Will France Say Au Revoir to Homework?

Despite criticism, the president of France is moving forward with his plan to ban homework. Many U.S. schools are also ditching the practice.

The president of France is not a fan of homework. (Photo: AFP/Getty Images)
Suzi Parker is a journalist whose work also appears in The Christian Science Monitor and Reuters.

Sacre bleu! No homework in France?

This might actually be the case if French President François Hollande gets his way. Hollande has a theory that homework penalizes children who may live in poverty or have a difficult home life.

His theory is part of an effort to reform France’s education system, which has declined in international standing over the last few years. With less homework, France’s school week would become longer, but students would enjoy a shorter school day.

More: Attention Parents: Your Guide to Making Peace in the Homework Wars

In the United States, students, and even parents, have bemoaned homework for decades. Homework gained steam in the 1950s, when America was trying to beat Russia at the space game. In the free-spirit 1960s and socially-conscious 1970s, homework fell a bit out of favor, only to regain it in the 1980s.

But now school systems are questioning the benefits of homework. Some schools have already eliminated the practice, optioning instead for a longer school day where students finish homework before going home. Other schools are investigating whether homework actually pays off in terms of better grades and test scores.

Dr. Mitchell Rabinowitz, a professor at Fordham's Graduate School of Education, is currently studying how to design homework so that people use effective cognitive processes that enhance memory and learning while they are working on assignments.

He says that while homework essentially is practice in a specific subject, it should be a meaningful exercise.

“Homework provides the opportunity to practice, but only if it is designed to engage the students and allow them to process information in a meaningful way,” Rabinowitz said in an interview. “There is substantial research on how to design effective instruction, but until recently little research on how to design effective homework. Our research shows significant benefits from completing well-designed homework. If you give poorly designed homework, it won't help much and will be a waste of time.”

Rabinowitz and his research partner, Dr. William B. Whitten, call their homework “guided cognition.” Students participate in normal classroom instruction in English literature and middle school mathematics and then are given either traditional homework or guided cognition homework that involves more imagining, drawing diagrams, and word association. 

“They are then given a surprise review activity some days later,” Rabinowitz said. “Students who completed the guided cognition homework tend to get a grade better or around 10 percent points higher on the review activity than those who completed the traditional homework.”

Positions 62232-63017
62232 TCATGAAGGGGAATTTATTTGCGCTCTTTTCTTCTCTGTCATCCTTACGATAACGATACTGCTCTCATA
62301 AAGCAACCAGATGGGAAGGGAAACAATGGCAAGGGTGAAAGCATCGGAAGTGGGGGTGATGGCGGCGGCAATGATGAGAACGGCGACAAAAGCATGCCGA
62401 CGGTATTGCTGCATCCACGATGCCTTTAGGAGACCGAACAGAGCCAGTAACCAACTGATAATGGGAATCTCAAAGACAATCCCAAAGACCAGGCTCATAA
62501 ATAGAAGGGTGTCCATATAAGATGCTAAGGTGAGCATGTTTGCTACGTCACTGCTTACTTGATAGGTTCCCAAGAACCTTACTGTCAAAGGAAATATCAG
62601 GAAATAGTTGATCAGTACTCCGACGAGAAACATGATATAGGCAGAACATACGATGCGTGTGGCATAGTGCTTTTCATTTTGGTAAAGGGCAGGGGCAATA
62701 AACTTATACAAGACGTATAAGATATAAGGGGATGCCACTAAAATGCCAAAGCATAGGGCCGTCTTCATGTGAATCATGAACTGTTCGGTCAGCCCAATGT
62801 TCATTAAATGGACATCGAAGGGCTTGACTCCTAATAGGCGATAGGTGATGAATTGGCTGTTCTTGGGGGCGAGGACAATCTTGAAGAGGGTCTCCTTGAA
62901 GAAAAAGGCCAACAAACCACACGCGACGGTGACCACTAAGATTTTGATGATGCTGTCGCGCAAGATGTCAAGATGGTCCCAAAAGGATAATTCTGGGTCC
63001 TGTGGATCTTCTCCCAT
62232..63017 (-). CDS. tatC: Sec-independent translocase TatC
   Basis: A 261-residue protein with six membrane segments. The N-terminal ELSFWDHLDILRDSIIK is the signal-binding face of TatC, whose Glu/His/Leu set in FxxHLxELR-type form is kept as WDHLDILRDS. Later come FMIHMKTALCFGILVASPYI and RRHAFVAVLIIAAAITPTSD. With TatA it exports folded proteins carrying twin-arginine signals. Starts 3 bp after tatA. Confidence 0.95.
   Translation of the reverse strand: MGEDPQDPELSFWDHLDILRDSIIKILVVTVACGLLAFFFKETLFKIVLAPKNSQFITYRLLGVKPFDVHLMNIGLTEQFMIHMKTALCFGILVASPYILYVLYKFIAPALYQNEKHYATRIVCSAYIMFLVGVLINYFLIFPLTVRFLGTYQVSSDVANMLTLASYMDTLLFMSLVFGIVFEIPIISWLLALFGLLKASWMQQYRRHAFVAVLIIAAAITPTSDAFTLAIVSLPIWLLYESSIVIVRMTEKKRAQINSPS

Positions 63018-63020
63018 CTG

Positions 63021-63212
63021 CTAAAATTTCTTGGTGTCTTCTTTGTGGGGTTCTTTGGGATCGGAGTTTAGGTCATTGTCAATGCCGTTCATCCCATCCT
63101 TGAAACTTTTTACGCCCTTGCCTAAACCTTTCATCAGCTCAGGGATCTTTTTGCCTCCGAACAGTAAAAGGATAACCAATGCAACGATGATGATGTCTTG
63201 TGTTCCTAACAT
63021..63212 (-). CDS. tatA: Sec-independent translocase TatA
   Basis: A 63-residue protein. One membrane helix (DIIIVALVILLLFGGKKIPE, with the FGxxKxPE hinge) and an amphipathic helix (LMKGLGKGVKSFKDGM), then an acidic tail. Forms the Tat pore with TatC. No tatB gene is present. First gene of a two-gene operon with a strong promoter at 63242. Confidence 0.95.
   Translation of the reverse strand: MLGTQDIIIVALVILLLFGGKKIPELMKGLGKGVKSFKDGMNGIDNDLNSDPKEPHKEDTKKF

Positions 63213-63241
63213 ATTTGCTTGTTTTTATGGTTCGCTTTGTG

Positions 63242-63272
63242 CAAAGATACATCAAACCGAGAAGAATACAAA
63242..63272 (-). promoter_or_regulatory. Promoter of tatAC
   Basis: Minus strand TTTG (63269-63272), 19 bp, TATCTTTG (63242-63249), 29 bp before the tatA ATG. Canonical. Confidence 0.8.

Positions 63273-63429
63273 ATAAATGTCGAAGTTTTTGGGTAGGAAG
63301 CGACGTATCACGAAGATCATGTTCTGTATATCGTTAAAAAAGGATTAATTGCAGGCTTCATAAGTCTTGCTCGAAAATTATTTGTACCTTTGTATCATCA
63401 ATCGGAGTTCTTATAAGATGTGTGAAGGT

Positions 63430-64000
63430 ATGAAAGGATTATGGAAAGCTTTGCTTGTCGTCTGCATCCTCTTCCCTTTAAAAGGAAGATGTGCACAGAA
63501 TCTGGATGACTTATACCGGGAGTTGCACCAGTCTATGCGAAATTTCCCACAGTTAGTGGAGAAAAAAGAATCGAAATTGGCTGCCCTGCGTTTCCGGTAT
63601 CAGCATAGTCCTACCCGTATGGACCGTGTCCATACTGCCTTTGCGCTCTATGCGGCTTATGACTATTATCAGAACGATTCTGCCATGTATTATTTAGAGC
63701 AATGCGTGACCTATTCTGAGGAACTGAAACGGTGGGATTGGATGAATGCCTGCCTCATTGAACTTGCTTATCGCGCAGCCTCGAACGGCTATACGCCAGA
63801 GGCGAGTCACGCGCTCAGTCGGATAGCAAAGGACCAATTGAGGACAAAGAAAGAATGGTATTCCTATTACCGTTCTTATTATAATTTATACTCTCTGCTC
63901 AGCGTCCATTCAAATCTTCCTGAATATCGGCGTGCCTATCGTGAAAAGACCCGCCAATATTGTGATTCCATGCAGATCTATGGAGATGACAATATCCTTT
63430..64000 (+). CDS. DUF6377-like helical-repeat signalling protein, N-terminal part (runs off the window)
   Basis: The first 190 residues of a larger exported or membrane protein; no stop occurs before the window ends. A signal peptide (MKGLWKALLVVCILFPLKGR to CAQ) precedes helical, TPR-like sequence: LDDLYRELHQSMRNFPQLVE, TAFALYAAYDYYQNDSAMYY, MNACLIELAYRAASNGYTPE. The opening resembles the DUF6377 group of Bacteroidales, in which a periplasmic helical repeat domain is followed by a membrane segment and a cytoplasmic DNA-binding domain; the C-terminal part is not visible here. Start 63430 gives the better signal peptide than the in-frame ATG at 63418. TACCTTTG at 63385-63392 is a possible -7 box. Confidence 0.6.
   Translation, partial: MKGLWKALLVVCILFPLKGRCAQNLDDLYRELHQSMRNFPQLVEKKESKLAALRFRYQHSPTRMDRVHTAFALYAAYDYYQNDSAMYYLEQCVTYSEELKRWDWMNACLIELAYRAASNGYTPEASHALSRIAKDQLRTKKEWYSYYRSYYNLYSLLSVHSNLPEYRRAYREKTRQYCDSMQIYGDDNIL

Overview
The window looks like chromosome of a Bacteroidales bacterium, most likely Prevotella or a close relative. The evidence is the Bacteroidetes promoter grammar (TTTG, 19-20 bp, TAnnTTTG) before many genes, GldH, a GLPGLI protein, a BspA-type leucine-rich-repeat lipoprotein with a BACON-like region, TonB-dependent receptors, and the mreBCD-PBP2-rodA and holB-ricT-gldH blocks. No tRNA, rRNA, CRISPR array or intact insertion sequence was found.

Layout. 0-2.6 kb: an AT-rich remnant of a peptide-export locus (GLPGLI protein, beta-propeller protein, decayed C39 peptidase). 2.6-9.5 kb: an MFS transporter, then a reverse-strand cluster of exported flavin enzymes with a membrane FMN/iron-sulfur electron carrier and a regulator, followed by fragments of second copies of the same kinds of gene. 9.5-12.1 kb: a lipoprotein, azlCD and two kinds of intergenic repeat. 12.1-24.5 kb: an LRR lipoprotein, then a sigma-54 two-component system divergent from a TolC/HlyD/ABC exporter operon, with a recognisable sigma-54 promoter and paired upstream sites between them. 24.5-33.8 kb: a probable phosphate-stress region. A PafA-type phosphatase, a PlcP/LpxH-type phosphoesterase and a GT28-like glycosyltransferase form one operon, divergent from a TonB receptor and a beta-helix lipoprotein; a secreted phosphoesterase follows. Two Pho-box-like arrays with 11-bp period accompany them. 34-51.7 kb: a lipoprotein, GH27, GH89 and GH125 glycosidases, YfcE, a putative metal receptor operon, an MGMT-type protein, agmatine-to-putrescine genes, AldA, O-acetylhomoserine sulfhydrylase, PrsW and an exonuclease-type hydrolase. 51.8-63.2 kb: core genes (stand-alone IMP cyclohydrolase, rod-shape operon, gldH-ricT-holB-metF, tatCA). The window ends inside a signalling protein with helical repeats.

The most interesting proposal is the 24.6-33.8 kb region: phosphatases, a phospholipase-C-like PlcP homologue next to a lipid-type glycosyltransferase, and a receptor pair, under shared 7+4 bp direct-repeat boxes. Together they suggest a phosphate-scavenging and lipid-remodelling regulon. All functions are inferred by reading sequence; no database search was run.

Still, some parents think children are overloaded with homework, especially at a young age. Christy Ward said her son, Cobus, was spending an hour a day doing homework in the first grade—a lot of it was simply busy work.

“Sure, doing times tables over and over in fourth grade might be helpful, and spelling words are too, but busy work for home is not,” Ward says. “They are in school six to seven hours a day. That's enough work for a seven-year-old.”

A recent study, “When Is Homework Worth The Time?,” showed that time spent on math and science homework doesn’t translate to better grades but does aid in better standardized test scores. The trio of researchers concluded that homework, if given, should have purpose.

At eStem, a public charter school in Little Rock, Ark., homework has already been eliminated. Instead, students have a longer school day, and homework is completed before they go home. Many parents say they like this method because teachers help with homework instead of parents. Another elementary school in Menlo Park, Calif., said goodbye to homework a few years ago.

One by one, other schools are following this trend—and maybe for good reason.

“Districts are increasingly looking at homework policies, too,” Jerusha Conner, assistant professor of education at Villanova University, said in an interview. “Lower Merion School District (outside Philadelphia) revised its homework policy last year, after a push from parents who were concerned about their children's lack of sleep due to lengthy homework assignments combined with demanding and time-consuming extracurricular activities.”

Connor, along with two colleagues, Mollie Galloway and Denise Pope, recently completed a study about homework. They studied a sample of 4,317 students from ten high-performing high schools in upper-middle-class communities with more than three hours of homework per night. They discovered that students putting in more hours on homework reported greater behavioral engagement in school. But there were many downsides too. These students had more academic stress, more physical health problems, and less balance in their lives.

Perhaps the French president is on to something regardless of the critics in his country.

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